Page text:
Start now: Lingopie
Best for: Sticking to a goal
Busuu’s initial placement test feels like the best first date you’ve ever had: It wants to get to know you, and understand exactly what you want. It asks you about your goals, like, “Do you want to be able to order a meal at a restaurant in your new language, or make small-talk with locals?” Maybe you want to feel independent, and understand signs and take public transportation—or perhaps you want to be able to listen to the local radio, or watch television. Once you settle on your top priority, Busuu will help you reach that goal, generating a study plan based on the number of days you’d like to spend learning each week, and how much time you can dedicate to lessons on those days. From there, you’ll access exercises on Busuu’s clean interface, including dialogue lessons with recitations and fill-in-the-blanks, and word-order exercises that help you structure sentences.
You can access a decent chunk of content for Busuu’s 12 languages, which include Turkish, Chinese, and French, at no cost, including flashcard-based vocabulary lessons and reading comprehension exercises, complete with word banks and question-and-answer sessions, on your smartphone, tablet, or desktop. In order to receive the aforementioned study plan to create—and hit—a particular goal, though, you’ll need to subscribe to Busuu’s Premium or Premium Plus plans. The Premium plan costs about $12 for a single month, about $7 per month if you commit to a year, and close to $6.50 per month for two years. It includes offline mode, practice with native speakers, and grammar lessons for a single language. On the other hand, Premium Plus costs about $13 for a single month, $8 per month for a year’s subscription, and $7.50 per month for two years, and includes personalized study plans and access to all 12 languages.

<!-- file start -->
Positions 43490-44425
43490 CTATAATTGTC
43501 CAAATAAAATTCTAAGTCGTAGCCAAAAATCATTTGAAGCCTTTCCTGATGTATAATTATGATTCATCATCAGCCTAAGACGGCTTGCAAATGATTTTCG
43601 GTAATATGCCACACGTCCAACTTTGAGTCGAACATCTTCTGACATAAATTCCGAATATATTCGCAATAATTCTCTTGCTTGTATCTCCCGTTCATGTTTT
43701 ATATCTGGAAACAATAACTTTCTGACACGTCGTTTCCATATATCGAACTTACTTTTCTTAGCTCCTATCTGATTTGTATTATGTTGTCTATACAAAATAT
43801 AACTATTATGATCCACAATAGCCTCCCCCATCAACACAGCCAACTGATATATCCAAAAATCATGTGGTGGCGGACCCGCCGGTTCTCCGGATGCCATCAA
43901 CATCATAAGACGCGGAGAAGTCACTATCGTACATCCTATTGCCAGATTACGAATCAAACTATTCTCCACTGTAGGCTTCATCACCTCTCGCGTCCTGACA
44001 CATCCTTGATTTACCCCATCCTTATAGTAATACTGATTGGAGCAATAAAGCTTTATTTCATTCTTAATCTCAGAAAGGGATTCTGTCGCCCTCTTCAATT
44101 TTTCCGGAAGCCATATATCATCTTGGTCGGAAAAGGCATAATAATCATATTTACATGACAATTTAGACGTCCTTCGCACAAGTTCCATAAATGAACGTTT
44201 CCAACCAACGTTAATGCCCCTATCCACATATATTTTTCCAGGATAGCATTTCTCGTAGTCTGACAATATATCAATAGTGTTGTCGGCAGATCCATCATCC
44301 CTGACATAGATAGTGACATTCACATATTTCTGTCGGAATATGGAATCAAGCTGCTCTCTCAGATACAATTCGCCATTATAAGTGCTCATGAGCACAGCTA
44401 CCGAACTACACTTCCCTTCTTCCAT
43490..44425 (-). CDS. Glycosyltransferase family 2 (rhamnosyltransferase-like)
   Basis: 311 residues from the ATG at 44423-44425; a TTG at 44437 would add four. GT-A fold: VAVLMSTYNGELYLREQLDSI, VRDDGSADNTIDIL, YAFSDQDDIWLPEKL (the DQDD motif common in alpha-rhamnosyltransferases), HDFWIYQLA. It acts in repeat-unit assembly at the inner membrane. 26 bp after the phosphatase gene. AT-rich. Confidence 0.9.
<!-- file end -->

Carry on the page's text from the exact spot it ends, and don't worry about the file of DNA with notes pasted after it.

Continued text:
Start now: Busuu
This article was originally published in 2020. It has been updated with new information.